Collective bargaining levels, employment and wage inequality in Spain

Ramos, R.; Sanromá, E.; Simón, H. (2021), Collective bargaining levels, employment and wage inequality in Spain, Journal of Policy Modeling, forthcoming.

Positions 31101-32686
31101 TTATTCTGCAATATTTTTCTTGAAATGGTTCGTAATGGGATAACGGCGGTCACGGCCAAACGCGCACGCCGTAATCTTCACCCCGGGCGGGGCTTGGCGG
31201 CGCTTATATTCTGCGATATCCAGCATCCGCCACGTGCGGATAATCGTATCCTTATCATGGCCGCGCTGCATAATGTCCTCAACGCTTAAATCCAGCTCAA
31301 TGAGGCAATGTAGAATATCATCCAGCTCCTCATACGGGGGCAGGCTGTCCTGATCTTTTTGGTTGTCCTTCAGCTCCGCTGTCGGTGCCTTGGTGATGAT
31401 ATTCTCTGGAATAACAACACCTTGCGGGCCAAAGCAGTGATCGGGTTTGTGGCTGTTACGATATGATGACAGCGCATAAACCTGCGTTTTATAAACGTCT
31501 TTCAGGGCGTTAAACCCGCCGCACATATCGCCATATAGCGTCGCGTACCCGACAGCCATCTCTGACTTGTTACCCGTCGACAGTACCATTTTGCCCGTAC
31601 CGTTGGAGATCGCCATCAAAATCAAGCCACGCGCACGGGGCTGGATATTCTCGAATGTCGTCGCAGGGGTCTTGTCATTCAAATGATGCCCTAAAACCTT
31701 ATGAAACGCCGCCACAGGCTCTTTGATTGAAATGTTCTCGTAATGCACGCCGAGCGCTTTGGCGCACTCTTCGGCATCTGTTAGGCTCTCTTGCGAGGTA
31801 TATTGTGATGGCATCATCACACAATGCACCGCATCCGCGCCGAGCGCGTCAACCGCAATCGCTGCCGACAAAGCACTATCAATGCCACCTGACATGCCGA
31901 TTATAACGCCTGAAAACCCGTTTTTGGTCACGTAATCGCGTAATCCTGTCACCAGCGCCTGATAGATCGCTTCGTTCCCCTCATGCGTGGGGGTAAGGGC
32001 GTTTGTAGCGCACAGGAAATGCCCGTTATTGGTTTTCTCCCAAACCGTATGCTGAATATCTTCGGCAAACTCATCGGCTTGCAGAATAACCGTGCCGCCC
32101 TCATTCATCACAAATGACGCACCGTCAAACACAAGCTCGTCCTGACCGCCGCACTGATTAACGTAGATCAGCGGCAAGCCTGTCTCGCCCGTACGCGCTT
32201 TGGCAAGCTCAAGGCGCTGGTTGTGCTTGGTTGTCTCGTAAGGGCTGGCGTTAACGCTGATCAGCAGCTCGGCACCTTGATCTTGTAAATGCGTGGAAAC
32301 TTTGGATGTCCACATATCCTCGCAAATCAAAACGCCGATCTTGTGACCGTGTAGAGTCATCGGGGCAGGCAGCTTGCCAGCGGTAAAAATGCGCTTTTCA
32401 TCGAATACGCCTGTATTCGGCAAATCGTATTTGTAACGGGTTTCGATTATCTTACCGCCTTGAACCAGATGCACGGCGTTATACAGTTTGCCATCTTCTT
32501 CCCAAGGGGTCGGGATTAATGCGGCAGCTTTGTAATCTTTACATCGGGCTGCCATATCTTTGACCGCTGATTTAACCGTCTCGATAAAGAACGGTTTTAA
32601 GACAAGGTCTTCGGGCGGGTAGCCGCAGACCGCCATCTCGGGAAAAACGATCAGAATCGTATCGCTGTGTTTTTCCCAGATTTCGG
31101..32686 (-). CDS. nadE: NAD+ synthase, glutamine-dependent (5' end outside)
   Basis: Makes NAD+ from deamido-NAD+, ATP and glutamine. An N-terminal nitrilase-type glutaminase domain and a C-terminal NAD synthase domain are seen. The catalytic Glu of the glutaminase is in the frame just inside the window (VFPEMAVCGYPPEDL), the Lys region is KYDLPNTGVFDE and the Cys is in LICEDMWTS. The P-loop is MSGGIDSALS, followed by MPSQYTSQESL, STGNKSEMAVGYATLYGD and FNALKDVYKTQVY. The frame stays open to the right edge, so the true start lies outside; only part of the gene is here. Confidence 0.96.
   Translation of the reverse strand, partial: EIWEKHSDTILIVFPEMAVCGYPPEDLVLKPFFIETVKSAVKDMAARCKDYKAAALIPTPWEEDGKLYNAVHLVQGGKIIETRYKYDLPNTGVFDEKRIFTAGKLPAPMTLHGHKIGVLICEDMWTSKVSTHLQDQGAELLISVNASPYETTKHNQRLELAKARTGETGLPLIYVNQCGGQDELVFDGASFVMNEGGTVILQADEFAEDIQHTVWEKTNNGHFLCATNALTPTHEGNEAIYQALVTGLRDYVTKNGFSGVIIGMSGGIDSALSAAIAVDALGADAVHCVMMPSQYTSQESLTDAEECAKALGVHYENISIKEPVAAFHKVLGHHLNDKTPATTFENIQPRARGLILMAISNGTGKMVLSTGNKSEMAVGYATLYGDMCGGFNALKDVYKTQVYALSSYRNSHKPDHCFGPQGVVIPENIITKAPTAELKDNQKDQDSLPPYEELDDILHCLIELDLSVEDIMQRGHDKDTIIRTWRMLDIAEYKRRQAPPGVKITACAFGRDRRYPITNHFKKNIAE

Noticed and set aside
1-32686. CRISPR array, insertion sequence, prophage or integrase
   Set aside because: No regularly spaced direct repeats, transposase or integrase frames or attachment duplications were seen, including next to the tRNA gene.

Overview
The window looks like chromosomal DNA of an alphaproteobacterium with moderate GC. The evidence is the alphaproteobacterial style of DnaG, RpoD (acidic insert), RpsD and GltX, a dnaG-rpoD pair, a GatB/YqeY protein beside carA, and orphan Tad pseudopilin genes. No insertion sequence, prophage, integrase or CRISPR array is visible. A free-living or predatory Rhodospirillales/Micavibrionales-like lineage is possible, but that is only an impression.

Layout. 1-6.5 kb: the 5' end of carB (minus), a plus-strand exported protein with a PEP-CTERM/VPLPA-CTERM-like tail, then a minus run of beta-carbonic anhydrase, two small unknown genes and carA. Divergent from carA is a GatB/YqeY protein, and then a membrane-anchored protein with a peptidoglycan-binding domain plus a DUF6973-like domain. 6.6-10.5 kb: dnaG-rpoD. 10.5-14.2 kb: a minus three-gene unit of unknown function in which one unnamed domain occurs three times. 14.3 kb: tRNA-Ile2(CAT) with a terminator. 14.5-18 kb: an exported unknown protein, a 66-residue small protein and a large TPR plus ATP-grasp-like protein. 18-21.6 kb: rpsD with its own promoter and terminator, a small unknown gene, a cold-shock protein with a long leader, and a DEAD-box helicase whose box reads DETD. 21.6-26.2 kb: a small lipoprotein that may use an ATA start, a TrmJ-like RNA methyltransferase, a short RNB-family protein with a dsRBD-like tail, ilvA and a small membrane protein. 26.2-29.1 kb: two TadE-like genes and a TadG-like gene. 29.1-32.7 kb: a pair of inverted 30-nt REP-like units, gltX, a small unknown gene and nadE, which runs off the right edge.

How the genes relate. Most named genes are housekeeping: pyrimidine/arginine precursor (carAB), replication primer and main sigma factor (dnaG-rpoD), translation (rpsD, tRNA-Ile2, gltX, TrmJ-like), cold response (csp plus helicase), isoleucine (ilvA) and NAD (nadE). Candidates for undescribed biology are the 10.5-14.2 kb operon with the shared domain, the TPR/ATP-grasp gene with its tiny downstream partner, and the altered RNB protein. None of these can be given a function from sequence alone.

After the increase in inequalities following the Great Recession, studies on wage bargaining systems have increasingly focused on wage inequality. This research examines wage inequality associated with collective bargaining levels in Spain, based on matched employer–employee microdata and quantile regression methods. These methods are applied across the wage distribution, following the method proposed by Firpo et al. (2011), to estimate wage premiums associated with agreement levels and to decompose the wage differentials observed at different points of the wage distribution. From the evidence obtained it can be concluded that, although the higher wages found in firm-level agreements are explained by the better observed characteristics of firms and workers covered by these collective agreements, there remains a positive wage premium. Although this premium is seen throughout the wage distribution, it favours mostly workers in the middle and upper-middle end. This slightly increases wage inequality in comparison with sectoral agreements. In contrast, workers without collective bargaining coverage generally suffer a wage penalty. This penalty is only observed on the left of the wage distribution. It becomes a significant wage premium in the upper end of the distribution, which implies a significant increase in wage inequality. In short, the evidence of this research suggests that reducing the coverage of collective bargaining could be associated with a significant increase in wage inequality. A better policy option for countries with a predominant sectoral model, such as Spain, would be to move towards an organized decentralization model. This would cause significant gains in employment as suggested by OECD (2019) and only a slight increase in wage inequality.

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